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Same/Same, but fundamentally different. Adventurous travel after children - why keep doing it?

Updated: Sep 20, 2019

"The bus is still moving as we race to clamber up onto its high footstep. It looks jam-packed, and I wonder why the gentleman in the pristine while shirt is so encouraging for our ascent. My husband grabs my 5 year old son's upper-arm and pulls him up onto the bus, looking back doubtfully towards my direction.


I hold firmly onto the fat, sweaty thighs of my 2 year old while I grasp towards my husband's outstretched hand (as well as many other keen hands aiding me in my climb...)


We fall into the bus like a folding fan, unsure as to how many others were collapsed as a result of our arrival. But hey, we were on! We made it - all of us!


The bus spurted, choked and then roared into haste, as it gathered astounding speed.


We paid the finely dressed man with cement-gelled hair 20 Sri Lankan rupees each for this journey into the unknown (we were only advised to take the Government-run blue buses but not told how to differentiate between destinations, so simply hoped or the best).


I wondered how this gentleman could spend all day collecting tickets in this heat, with all these people, and not have a single stain on his well-pressed shirt. This was indeed some kind of secret all western mothers should be made aware of...


We weaved ourselves deeper back into the blackhole bus. Smiling faces beamed towards us with brazen curiosity. Hands fell upon my daughter's red hair, toothless grins broke through furrowed lips and weathered hands fondled tattered rupee notes on laps.


The heat was suddenly made bearable from the lack of glass in the window panes (plus of course the sheer speed the bus was reaching).


We sat down in the back, where no one else is sitting - the amount of space due to some unknown superstitious custom / some danger we are about to be made aware of / or perhaps, simply by pure luck.


We rested in this experience while the sun anchored into the west, dipping into Indian ocean, and radiating majestically through the swaying palm trees.


My son brushed away his tousled, sun-kissed hair from his face and rested his head out onto windowpane, the breeze cooling his sweaty scalp. My daughter, hypnotised from the jostle and commotion, sank her eyelashes to meet the horizon of her fat cheeks, and then fell asleep abruptly.


Such a big, beautiful world out there. So much life happening. Such contrast to the monochromes and deep hues of the Nordics. Such perspective in this moment. To feel fully alive is to feel a moment just as it is, without any desire for it to be different.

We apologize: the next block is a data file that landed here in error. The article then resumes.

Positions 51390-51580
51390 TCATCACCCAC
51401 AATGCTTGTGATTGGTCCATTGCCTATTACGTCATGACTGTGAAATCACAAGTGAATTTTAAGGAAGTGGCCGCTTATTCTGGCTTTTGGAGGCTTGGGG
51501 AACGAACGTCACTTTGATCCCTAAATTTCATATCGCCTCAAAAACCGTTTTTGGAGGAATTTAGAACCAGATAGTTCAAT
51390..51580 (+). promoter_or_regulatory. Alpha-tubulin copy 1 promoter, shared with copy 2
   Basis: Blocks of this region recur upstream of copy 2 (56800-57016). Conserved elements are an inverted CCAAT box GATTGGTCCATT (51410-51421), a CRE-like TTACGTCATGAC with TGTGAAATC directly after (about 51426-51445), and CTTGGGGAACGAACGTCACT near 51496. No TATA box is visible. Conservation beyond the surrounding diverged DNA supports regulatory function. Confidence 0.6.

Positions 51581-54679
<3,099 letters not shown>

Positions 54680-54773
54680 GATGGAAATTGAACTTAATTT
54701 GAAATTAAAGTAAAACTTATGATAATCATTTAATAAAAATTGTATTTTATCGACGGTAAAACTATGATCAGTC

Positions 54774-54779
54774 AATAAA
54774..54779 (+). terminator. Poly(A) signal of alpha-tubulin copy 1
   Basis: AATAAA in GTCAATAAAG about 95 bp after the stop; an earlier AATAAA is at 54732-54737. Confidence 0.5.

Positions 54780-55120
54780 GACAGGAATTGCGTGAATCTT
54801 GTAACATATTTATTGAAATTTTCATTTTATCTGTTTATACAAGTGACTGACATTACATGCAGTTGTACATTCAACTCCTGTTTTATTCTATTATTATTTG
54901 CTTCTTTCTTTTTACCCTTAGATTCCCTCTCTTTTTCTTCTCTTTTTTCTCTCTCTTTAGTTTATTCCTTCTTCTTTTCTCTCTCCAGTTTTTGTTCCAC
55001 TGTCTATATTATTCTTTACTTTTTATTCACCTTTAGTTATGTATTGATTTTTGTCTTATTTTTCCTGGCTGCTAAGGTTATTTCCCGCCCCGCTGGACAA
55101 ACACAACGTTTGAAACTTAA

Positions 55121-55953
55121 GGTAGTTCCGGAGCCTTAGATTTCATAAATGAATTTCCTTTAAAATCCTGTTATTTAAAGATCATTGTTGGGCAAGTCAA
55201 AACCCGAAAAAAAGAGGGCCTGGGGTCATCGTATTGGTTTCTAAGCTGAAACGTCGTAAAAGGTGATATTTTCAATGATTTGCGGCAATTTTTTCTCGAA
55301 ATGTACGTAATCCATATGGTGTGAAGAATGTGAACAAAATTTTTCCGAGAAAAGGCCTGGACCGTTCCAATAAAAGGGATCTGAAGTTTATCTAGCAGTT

And in that bus, I felt eternally grateful to be fully awake to the perfection of this unfiltered experience."

Sez Kristiansen, The Inspired Mama (coming out Nov '19)

The greatest love affair I've had in my life (apart from the dashing Danish man I live with) is travel. The kind of travel that comes from being lost - both in heritage and in soul.

When I became a mother and moved to my husband's home in the Nordics, I had spent very little thought on whether I would keep adventurous travel as part of my life - because of course I would, it was who I was and what I did.


But inevitably, reality snuck in, and I realised the free-spirited nature of how I used to travel needed a few adjustments to accommodate for children. All good, wholesome learning curves that all mothers go through, like discovering the skill of acquiring a positive mindset, simple endurance during hard times, planning and research, compromise, mindfulness so as to not miss the meaning in the small moments, and mostly, letting go of all expectation.


However, in my 'new mom state' I began to let in some well-meaning advice from all directions, and it not only made me question my ability to travel adventurously, but made me doubt the deeper voice within that called me to live a different kind of life.


Why travel long-distance with children so young? Children don't remember the travel and it's expensive! Wouldn't it be better to get an all inclusive over summer where they can just play in the warm pool - it's about ‘them’ anyway and it won't cost much!


Well...


I chewed on that logic for a while. I tried to let it sit there, to see what that kind taste that type of travel had - but it churned my stomach, like eating a 12 hour old egg at an all-day buffet, and my Spirit repelled it with such inner disagreement that it simply left my body through some spiritual valve - never to be allowed in again.


Unchartered travel is what I have spent much of my 20's doing. It is where I still check-in with myself in my 30's and how I imagine spending my career writing from its abundance of inspiration. It is essentially my home.


I grew up in several different countries with a mix of heritages from Scottish to Eastern European (with most family living in Southern Africa), and there was only ever one certainty to my life; travel. I travelled with my father‘s work, with his ambitions to better our lives out of Africa, but I also traveled because I grew up with people who had never lived in one place for very long and it was natural to uproot. (read more via the bio here...)